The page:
Eating only two large meals a day - breakfast and lunch - can help to manage type 2 diabetes better than the normally recommended six smaller meals, a new study says.
Type 1 diabetes occurs when pancreatic cells (produce hormone insulin that regulates blood sugar in the body) are destroyed by immune system of the body and it requires daily insulin injections to survive. In Type 2 diabetes, the body develops resistance to insulin and it normally affects people aged 40 or above.
Findings of the study contradict the belief that has been prevalent from a very long time which is followed by millions of people affected with diabetes across the whole globe - breaking meals into smaller ones that spread evenly throughout the day is crucial to keep blood sugar under control.
For analysing importance of diet in diabetes, researchers selected 54 patients, men (29) and women (25), aged between 30 and 70. During the trial, participants were divided into two equal groups and followed either a diet that consisted of six smaller meals or two large ones. Both the diets contained 1,700 calories. After three months, the groups switched their diets.
People achieved better weight loss and lowered blood sugar levels while following the two-meal diet than the other.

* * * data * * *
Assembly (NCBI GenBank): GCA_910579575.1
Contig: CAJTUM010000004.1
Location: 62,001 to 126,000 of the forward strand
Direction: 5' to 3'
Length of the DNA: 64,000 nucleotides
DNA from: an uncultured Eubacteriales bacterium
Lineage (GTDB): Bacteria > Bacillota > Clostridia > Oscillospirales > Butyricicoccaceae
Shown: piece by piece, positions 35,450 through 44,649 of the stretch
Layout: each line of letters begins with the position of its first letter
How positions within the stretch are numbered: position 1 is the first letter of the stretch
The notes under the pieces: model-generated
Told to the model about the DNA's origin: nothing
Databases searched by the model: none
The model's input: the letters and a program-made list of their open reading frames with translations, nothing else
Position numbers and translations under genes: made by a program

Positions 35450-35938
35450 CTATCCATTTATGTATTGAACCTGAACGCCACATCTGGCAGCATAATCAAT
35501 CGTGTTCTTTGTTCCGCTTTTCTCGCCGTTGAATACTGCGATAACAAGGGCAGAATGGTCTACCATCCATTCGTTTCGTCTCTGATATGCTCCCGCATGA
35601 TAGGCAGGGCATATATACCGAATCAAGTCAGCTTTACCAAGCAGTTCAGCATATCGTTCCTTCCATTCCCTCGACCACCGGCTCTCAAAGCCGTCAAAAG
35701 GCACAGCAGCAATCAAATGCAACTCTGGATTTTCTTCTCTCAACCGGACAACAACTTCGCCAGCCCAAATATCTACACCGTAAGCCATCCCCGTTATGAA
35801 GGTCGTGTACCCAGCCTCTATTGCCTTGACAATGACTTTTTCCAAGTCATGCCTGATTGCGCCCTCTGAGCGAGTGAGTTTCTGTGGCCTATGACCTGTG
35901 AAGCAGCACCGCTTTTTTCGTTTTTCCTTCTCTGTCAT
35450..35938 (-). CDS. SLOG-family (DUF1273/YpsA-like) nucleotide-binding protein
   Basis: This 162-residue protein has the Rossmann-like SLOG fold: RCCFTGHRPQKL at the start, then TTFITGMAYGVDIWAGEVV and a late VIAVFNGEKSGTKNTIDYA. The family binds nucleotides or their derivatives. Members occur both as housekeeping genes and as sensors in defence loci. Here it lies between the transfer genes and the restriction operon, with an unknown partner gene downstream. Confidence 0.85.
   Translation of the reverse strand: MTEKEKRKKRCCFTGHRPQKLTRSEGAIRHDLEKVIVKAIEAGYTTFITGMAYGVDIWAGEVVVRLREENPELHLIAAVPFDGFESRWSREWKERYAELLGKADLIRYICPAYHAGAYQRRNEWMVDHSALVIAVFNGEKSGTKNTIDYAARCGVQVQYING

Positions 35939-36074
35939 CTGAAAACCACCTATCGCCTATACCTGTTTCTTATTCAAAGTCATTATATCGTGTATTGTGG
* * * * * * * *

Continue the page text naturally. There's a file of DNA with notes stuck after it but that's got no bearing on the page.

"Eating only breakfast and lunch reduced body weight, liver fat content, fasting plasma glucose, C-peptide and glucagon, and increased OGIS, more than the same caloric restriction split into six meals," researchers Dr Hana Kahleová and colleagues from the Diabetes Centre, Institute for Clinical and Experimental Medicine, Prague in Czech Republic, said in a news release.
These results suggest that, for type 2 diabetic patients on a calorie-restricted diet, eating larger breakfasts and lunches may be more beneficial than six smaller meals during the day.
The study has been published in the journal Diabetologia.
Nearly 62 million Indians are diabetic and nearly 44 lakh Indians, aged between 20 and 79, are unaware that they are diabetic. The disease claimed nearly 10 lakh lives in 2011, according to a 2012 report. If left untreated or undiagnosed, diabetes can increase the risk of cardiovascular diseases (strokes, heart attack), cause damages to the kidney, eye, nerve, foot, and lead to cancer.